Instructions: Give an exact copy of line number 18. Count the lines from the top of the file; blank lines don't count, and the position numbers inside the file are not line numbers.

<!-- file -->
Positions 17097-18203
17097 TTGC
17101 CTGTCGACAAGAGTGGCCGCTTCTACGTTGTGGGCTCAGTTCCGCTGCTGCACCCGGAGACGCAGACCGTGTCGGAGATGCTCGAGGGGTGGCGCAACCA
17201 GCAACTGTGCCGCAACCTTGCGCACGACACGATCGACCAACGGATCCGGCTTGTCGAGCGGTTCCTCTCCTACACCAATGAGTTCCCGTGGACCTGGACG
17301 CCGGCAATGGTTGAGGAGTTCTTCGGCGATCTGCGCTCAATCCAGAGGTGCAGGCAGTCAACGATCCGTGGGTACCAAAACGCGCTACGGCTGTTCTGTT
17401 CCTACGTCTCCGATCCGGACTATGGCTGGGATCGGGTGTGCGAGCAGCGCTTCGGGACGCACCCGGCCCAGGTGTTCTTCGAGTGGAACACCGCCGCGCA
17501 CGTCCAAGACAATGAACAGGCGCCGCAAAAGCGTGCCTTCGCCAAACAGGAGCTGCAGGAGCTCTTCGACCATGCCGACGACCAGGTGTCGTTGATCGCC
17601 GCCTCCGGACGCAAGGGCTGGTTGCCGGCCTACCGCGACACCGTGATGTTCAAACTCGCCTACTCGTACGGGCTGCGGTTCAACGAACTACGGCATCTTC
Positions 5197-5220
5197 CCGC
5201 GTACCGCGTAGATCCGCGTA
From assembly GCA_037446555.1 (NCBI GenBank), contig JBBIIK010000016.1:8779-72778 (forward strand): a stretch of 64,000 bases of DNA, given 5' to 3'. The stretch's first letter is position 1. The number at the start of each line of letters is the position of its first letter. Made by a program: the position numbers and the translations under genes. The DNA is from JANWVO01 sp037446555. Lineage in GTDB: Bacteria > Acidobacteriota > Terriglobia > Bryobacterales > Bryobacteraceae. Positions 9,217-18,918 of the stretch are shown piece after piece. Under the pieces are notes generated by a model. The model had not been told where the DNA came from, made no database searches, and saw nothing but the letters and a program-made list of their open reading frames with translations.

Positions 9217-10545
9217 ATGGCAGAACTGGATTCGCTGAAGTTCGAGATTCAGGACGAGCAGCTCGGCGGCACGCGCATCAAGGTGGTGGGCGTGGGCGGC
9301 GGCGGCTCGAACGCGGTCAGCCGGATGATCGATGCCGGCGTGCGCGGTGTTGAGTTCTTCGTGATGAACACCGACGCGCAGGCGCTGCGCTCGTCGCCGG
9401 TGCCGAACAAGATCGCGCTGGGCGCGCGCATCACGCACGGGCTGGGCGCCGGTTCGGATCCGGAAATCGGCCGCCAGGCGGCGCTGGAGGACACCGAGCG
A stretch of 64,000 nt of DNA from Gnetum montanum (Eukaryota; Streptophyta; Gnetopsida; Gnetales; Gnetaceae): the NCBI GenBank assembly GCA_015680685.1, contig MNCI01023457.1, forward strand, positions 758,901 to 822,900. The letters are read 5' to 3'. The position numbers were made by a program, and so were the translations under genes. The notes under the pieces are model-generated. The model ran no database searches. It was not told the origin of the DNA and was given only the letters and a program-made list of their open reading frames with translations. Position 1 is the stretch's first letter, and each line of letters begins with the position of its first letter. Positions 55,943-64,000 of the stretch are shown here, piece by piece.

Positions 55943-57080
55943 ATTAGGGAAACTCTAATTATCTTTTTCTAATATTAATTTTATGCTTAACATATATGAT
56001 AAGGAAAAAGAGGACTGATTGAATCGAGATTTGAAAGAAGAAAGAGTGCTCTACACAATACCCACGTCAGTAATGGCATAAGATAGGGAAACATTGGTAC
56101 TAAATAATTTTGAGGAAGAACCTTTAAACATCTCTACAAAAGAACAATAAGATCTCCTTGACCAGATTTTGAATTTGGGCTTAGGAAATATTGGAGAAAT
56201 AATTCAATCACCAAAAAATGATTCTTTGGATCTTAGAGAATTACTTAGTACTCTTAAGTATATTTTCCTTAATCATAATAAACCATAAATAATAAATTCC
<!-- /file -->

Positions 55943-57080